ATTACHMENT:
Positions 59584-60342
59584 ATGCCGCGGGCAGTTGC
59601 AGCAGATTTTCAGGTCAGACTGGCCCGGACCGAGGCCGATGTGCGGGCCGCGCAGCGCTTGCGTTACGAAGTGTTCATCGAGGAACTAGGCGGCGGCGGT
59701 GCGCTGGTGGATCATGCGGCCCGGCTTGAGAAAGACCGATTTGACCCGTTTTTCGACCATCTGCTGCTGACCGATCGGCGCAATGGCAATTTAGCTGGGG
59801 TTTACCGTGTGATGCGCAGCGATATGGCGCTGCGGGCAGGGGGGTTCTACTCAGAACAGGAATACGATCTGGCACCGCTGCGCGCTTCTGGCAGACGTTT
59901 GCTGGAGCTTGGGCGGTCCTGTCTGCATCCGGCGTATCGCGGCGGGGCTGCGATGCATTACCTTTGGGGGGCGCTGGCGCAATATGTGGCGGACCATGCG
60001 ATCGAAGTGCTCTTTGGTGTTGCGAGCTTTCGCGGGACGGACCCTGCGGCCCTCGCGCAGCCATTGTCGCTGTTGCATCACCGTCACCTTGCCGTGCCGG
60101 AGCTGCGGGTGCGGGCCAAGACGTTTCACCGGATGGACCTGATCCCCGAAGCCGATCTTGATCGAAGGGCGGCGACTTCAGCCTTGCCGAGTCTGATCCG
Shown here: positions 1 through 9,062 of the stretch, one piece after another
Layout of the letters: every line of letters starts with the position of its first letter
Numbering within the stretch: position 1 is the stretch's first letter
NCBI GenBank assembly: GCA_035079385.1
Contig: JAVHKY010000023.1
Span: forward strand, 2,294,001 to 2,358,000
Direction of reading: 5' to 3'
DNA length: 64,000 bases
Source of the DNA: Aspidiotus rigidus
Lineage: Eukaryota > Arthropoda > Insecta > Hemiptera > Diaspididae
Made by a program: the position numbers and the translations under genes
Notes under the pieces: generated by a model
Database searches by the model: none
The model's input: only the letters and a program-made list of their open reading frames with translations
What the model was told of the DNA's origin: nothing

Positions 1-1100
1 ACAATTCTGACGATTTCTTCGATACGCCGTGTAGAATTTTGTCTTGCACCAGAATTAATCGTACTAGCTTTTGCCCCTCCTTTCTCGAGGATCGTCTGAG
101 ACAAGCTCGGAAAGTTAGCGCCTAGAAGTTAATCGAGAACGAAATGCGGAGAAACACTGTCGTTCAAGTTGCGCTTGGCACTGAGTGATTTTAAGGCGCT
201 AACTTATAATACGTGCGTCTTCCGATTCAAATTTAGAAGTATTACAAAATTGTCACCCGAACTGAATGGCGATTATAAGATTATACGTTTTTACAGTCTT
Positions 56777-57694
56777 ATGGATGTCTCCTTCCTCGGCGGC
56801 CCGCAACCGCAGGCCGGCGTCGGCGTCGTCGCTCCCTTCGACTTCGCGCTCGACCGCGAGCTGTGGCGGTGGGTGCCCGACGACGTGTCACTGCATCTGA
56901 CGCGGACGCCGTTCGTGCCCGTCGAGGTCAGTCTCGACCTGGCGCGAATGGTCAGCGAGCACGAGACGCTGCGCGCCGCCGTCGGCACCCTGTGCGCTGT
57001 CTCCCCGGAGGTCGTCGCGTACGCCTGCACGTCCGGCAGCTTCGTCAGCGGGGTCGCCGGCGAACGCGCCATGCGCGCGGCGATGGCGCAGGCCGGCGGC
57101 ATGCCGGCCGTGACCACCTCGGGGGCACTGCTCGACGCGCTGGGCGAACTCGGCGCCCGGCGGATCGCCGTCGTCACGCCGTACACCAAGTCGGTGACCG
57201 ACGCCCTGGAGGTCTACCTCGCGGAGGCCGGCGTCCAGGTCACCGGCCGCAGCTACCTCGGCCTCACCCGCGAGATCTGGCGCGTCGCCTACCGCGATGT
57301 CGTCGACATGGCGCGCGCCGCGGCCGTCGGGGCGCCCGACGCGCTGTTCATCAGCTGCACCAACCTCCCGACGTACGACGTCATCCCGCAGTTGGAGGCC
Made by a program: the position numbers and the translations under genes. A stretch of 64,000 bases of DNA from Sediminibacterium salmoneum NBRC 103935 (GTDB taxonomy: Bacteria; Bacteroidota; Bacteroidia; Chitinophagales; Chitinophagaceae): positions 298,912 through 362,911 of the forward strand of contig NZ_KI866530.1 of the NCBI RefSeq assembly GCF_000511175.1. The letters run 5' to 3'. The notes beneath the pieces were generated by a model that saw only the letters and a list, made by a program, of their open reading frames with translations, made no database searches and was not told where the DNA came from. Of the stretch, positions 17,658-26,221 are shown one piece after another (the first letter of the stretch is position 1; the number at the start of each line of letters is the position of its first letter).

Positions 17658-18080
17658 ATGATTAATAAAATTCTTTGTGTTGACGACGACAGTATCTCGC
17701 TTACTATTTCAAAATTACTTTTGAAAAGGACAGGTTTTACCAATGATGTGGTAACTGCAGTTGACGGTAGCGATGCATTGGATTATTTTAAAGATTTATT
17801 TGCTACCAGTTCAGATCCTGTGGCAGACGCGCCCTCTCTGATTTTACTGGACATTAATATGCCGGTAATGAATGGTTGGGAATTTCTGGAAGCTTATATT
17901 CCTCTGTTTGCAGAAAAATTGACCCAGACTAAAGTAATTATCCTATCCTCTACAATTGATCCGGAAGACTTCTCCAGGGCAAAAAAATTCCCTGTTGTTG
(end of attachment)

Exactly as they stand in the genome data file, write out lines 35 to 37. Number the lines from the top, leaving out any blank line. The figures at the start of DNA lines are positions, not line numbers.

57301 CGTCGACATGGCGCGCGCCGCGGCCGTCGGGGCGCCCGACGCGCTGTTCATCAGCTGCACCAACCTCCCGACGTACGACGTCATCCCGCAGTTGGAGGCC
Made by a program: the position numbers and the translations under genes. A stretch of 64,000 bases of DNA from Sediminibacterium salmoneum NBRC 103935 (GTDB taxonomy: Bacteria; Bacteroidota; Bacteroidia; Chitinophagales; Chitinophagaceae): positions 298,912 through 362,911 of the forward strand of contig NZ_KI866530.1 of the NCBI RefSeq assembly GCF_000511175.1. The letters run 5' to 3'. The notes beneath the pieces were generated by a model that saw only the letters and a list, made by a program, of their open reading frames with translations, made no database searches and was not told where the DNA came from. Of the stretch, positions 17,658-26,221 are shown one piece after another (the first letter of the stretch is position 1; the number at the start of each line of letters is the position of its first letter).

Positions 17658-18080